Builds Airfix 1/180 scale HMS Victory

daz

LE
boat covers made from tissue soaked in a solution of watered down white glue, cut out and applied to the top of the boats, ready to be trimmed off. Once it dries it takes paint.
boat covers.png


masts and yards, mould join line sanded off, ejector pin marks filled with Mr surfacer model filler liquid.
masts and yards sanded and filled.png
 
finally found time to sit down and fix a few miniature knots, here the footfall lines under the fore-mast yard, fiddely but worth doing for all the yards.
footfalls on foremast.png
 
the shrouds, take ages and are very fiddley to fit.
main mast shrouds a.png

it would look like nothing without them though, I'm making the horizontal lines with stretched sprue, not sure yet how they will look.
mainmast shrouds b.png

the kit doesn't include dead eyes for the outside of the hull, so I had to make them with stretched sprue, strong enough to hold the sprite mast stays.
bow sprite standing.png
 
moving along slowly, the anchors in, now I regret using the tan coloured thread, it detracts too much by standing out might swap it out for black, and re do the stays while I'm at it.
archor stays.png

the gun port lids, could be a tedious pain, had I not used masking tape and red and black spray can.
porl lids black and red.png

the port lids propped in position with a timber brace on the dockside (tooth pick)
port lids prop.png
 
the rigging is coming along, the foot ropes will be made from uhu string glue.
silhouette green backdrop.png


this is a model for Mrs Sprocket, she has the family line of a Victory crewman, so it will be her decision if I fit the England expects..." signal flags (trying to copy daz's picture of the real thing here)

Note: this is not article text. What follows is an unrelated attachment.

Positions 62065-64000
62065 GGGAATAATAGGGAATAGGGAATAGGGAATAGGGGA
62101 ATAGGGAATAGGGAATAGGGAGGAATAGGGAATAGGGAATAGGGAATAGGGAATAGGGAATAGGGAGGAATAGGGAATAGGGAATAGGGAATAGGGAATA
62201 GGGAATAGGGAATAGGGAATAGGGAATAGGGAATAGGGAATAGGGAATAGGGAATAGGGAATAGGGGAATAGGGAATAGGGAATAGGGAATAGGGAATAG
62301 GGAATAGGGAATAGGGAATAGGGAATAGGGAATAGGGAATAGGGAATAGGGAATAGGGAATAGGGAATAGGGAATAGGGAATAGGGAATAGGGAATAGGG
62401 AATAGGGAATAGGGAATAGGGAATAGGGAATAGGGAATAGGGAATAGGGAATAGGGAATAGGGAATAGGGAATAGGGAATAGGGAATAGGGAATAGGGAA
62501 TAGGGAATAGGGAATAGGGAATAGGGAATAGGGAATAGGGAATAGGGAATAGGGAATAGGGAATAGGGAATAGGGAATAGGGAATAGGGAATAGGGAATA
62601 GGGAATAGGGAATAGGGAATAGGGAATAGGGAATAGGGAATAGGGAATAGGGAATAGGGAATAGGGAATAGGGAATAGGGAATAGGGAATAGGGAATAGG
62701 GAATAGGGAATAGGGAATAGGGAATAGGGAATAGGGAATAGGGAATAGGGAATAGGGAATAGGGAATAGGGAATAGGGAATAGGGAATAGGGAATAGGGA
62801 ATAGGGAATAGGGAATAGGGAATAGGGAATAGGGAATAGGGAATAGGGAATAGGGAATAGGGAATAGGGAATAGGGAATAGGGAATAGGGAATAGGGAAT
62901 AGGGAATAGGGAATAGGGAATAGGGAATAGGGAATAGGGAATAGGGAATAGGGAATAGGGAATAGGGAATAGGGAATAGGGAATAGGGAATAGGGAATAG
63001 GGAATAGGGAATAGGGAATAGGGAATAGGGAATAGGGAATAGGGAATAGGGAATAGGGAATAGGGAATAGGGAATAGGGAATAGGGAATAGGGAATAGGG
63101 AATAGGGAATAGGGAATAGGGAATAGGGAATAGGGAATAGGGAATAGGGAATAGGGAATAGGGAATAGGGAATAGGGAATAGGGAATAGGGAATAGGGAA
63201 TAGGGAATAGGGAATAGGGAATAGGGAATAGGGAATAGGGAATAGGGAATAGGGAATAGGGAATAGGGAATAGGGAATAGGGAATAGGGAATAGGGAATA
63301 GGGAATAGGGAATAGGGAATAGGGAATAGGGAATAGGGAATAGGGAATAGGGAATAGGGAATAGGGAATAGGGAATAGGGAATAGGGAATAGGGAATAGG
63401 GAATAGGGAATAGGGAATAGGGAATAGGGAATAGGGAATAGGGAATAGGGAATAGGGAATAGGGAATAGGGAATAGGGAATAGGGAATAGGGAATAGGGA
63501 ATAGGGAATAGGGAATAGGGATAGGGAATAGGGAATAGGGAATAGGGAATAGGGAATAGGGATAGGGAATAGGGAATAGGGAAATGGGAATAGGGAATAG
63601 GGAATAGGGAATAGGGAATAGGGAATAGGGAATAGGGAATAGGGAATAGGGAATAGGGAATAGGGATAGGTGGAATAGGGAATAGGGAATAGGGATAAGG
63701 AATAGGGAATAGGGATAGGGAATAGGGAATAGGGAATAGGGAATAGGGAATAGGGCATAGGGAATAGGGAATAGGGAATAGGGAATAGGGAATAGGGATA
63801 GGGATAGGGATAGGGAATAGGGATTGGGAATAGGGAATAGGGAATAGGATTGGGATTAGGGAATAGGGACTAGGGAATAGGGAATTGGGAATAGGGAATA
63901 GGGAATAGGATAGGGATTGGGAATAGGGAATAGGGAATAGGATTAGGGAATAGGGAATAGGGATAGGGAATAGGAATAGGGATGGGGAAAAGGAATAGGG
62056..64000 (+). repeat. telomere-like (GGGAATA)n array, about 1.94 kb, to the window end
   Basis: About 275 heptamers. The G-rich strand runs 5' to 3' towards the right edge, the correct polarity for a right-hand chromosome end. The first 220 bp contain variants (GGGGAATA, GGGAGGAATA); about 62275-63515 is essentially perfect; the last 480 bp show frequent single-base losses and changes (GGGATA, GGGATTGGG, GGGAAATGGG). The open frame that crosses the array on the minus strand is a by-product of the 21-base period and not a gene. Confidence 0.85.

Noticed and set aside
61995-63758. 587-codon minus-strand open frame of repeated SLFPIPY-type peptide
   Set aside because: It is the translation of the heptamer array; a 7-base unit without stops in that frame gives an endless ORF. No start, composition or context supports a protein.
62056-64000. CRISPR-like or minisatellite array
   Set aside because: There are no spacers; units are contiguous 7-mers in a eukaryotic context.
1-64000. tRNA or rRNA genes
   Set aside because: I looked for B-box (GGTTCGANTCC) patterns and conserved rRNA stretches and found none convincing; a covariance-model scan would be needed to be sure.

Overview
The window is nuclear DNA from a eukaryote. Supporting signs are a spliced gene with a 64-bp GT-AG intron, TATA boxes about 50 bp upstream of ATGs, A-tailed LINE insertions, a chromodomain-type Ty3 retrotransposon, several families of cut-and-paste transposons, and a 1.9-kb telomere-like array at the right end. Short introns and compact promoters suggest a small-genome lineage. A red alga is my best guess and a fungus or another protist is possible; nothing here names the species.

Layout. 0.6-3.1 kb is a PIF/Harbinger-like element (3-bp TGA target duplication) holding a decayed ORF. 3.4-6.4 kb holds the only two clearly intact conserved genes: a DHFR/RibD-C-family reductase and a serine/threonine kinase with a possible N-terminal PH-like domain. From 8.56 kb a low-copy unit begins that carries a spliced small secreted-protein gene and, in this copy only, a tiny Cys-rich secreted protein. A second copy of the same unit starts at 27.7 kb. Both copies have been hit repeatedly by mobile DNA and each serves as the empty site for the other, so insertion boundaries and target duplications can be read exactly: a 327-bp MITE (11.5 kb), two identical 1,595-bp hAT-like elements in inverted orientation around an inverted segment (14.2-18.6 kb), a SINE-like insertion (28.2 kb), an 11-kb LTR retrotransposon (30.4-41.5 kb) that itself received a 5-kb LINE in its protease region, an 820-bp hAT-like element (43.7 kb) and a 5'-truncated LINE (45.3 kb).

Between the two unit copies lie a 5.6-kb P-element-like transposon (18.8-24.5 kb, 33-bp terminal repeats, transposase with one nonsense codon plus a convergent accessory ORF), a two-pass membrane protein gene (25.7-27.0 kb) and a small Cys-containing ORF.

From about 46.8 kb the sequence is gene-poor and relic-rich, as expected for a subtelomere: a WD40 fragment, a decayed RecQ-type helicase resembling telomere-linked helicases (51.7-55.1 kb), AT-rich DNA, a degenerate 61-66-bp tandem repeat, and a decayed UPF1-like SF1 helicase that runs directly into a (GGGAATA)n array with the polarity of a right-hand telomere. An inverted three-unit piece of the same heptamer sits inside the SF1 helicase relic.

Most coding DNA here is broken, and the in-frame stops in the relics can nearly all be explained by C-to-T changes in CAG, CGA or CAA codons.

silhouette. rigging.png
 

Wordsmith

LE
Book Reviewer
Great, thanks Daz, thanks for taking the time to post them over there in reference. they will come in very handy.


View attachment 476434
now then, salvaging gun carriages from Revell's gun deck, what a mess he's making of that kit I hear you cry, what will become of it? well Thinking into the future here, after Victory may come, in time, a model of The fighting Temeraire, converting the Revell hull shouldn't be too much of a problem.
View attachment 476435
as I'll be doing a waterline diorama of Will Turners famous painting of her being towed down the Thames to be broken up.
The scene happened - although not quite as Turner painted it. There were two tugs and it was daylight when Turner saw her. But the picture became Turner's lament for the passing of an age. A small, smokey tug (the future), tugging the past - touched by one final sunset - into oblivion.

With Turner on the Thames that day was his friend Ruskin, and Ruskin's words were eloquent indeed.
...this particular ship, crowned in the Trafalgar hour of trial with chief victory, prevailing over the fatal vessel that had given Nelson death, surely, if ever anything without a soul deserved honour or affection, we owed them here.

Those sails that strained so full bent into the battle, that broad bow that struck the surf aside, enlarging silently in steadfast haste, full front to the shot, resistless and without reply, those triple ports whose choirs of flame rang forth in their courses, into the fierce revenging monotone, which, when it died away, left no answering voice to rise any more upon the sea against the strength of England, those sides that were wet with the long runlets of English life-blood, like press-planks at vintage, gleaming goodly crimson down to the cast and clash of the washing foam, those pale masts that stayed themselves up against the war-ruin, shaking out their ensigns through the thunder, till sail and ensign drooped, steep in the death-stilled pause of Andalusian air, burning with its witness-cloud of human souls at rest, surely, for these some sacred care might have been left in our thoughts, some quiet space amidst the lapse of English waters?